December 15, 2015
Burlapping the Boxwood Allee
The great “burlapping project” continues at the farm.
As many of you know, I am a big supporter of burlapping shrubbery for the winter. The burlap insulates the plantings, keeping them safe from damaging winds, heavy snows, and freezing temperatures. Last week, I shared photos of some of the boxwood being covered around my Winter House, but the biggest burlapping project is down by the stable, at my long Boxwood Allee.
In the past, we’ve covered this allee using burlap and teepee-like frames constructed out of bamboo. Last year, we also used plastic netting over the stronger American boxwood, which can withstand harsher weather conditions better than the English variety. Because last winter was so severe, we decided to use stronger materials this season, and go back to covering everything with burlap.
Here are photos…
1 For the long Boxwood Allee, we decided to use wooden stakes and metal supports to secure the burlap covers.
2 A length of twine was used to create a guide, so all the uprights were straight and level.
3 The twine was attached to two taller metal rods over the section of boxwood being covered.
4 Frames were built using eight to 10-foot tall wooden stakes planted securely into the ground with the metal supports attached horizontally on top.
5 These supports were screwed onto the stakes every eight to 10-feet. Shorter metal supports were used to bolster some of the stakes.
6 These wooden stakes measure about one-and-a-half inches by one-and-a-half inches square.
7 A steel post pounder was used to drive the metal supports into the ground.
8 Constructing the frame for the burlap took several days, but will be well worth the effort during cold snaps, high winds and snow storms.
9 As with all the burlap projects on the farm, everything was sewn together with jute twine.
10 Diagonal stakes were also screwed into the uprights for additional support. This was done at all the section ends.
11 And also every few feet along the entire Allee.
12 These short wooden stakes were pounded into the ground along the Allee to provide points at which the burlap would be fastened.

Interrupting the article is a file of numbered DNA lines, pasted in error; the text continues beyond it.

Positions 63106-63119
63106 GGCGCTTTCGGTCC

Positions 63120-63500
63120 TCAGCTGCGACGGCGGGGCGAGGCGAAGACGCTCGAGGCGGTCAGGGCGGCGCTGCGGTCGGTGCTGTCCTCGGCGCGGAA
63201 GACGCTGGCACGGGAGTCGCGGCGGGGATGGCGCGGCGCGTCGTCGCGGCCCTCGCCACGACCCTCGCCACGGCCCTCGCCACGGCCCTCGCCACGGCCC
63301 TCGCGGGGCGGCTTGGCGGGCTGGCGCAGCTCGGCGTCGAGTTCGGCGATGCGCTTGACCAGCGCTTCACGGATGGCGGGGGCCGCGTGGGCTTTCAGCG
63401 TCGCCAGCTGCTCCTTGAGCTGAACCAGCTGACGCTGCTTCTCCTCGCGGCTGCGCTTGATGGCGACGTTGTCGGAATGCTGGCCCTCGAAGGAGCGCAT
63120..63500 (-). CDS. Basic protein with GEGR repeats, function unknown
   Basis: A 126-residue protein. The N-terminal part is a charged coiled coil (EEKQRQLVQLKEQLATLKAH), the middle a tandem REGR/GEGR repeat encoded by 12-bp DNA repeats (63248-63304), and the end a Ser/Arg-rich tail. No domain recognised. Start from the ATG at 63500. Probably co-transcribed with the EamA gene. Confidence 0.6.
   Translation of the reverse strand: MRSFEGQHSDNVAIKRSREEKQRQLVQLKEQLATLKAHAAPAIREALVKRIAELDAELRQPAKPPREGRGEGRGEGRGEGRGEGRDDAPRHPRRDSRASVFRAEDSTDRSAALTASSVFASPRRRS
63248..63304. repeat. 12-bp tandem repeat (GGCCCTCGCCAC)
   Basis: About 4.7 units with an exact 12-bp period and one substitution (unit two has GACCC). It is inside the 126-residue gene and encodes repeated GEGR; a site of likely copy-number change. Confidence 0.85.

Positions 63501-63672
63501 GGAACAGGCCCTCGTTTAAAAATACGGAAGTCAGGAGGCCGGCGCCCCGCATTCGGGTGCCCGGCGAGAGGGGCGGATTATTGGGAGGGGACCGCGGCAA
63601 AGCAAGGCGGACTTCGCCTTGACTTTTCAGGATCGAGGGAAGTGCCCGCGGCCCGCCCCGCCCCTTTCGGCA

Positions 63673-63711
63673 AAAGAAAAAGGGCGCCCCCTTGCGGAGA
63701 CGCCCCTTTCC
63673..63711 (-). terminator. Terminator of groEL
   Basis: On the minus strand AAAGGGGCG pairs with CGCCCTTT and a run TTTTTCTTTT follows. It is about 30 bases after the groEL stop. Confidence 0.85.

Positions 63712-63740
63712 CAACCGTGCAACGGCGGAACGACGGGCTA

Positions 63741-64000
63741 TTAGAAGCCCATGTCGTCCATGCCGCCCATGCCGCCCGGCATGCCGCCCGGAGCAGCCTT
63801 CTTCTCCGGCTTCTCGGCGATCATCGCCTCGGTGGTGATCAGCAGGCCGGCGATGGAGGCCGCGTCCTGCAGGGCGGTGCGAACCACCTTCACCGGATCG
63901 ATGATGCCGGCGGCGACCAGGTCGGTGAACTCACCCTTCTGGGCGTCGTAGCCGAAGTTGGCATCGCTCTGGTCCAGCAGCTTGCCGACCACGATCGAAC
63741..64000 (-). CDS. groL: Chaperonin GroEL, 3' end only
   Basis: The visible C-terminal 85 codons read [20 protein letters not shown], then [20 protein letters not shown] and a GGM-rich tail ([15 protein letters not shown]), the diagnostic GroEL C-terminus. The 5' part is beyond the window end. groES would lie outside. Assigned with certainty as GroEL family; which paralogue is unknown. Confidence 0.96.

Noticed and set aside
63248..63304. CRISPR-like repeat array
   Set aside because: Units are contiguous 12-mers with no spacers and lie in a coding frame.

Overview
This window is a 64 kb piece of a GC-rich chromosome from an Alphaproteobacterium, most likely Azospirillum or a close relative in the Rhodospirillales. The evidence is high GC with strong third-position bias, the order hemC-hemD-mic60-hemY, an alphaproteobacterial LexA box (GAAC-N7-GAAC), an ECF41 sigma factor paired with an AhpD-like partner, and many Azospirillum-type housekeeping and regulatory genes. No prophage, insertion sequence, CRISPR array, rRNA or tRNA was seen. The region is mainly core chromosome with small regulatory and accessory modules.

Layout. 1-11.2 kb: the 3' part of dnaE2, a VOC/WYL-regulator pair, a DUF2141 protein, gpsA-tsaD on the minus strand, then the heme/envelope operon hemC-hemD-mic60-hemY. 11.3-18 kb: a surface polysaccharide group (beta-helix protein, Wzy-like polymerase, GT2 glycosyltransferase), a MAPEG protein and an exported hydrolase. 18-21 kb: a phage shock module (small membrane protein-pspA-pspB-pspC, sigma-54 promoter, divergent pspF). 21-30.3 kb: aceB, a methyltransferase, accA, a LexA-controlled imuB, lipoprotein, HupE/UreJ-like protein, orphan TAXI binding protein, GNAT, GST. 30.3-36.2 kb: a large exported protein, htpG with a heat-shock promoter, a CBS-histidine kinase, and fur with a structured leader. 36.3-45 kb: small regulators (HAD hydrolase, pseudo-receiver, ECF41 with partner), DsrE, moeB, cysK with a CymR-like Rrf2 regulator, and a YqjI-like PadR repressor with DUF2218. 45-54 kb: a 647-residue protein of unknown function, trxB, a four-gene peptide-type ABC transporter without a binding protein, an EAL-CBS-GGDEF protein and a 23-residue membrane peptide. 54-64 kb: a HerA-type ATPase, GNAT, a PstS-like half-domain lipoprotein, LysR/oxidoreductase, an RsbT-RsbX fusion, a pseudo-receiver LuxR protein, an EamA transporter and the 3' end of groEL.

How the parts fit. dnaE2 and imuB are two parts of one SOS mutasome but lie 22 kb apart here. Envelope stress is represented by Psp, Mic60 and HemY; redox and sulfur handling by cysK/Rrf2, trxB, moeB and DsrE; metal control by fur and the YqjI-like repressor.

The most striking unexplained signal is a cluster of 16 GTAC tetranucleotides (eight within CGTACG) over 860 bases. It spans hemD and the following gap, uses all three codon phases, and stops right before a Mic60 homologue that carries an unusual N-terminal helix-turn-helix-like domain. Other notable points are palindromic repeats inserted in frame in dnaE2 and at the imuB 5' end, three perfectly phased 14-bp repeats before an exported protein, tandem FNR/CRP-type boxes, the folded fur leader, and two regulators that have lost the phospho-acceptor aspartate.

13 More jute twine was used to make sure everything was straight and level.
14 All the wooden stakes, strips and shims were milled at the farm, and get reused from year to year whenever possible. Even scraps of wood can be repurposed for various projects.
15 All the sewing was done using five-inch long craft needles specifically made for working with jute.
16 Because the burlap comes in 48-inch wide and 60-inch wide rolls, it was necessary to sew lengths of burlap together, so it would be wide enough to cover the boxwood. Burlap is inexpensive and available at garden centers.
17 The long pieces of burlap were carefully measured to fit each section. After it is removed in spring, it will be labeled, folded and stored for use next year.
18 Once the frames were built and the burlap was sewn together, it was time to drape the fabric over the boxwood.
19 The heavy burlap was placed by hand over the frames, one section at a time.
20 Here, you can see the seams where the burlap pieces were connected.
21 Building the frame at least a foot taller than the boxwood protects any heavy snow from weighing down onto the tender foliage.
22 The smaller wooden strips were already positioned on the ground ready to fasten the burlap at each stake.
23 To make it taut, the burlap was pulled down and attached to the ground stakes with screws.
24 Sandwiched between the stake and a wooden strip.
25 Additional wooden strips were attached to the ends.
26 At the bottom, any extra burlap was gathered, pulled taut, neatly tucked in and secured with more stakes, and strips.
27 Here is one finished edge of the Boxwood Allee, facing the stable.
28 Here is the other side.
29 As you can see, the burlap still allows the boxwood to "breathe", and get sunlight, which is important even during the colder months.
30 A finished corner of the Boxwood Allee.
31 I've been burlapping for many years and find that it is really the most reliable way to protect my hedges and shrubs. Covering this allee with burlap gives me comfort that all will survive the coming winter unscathed.
32 It also looks very pretty.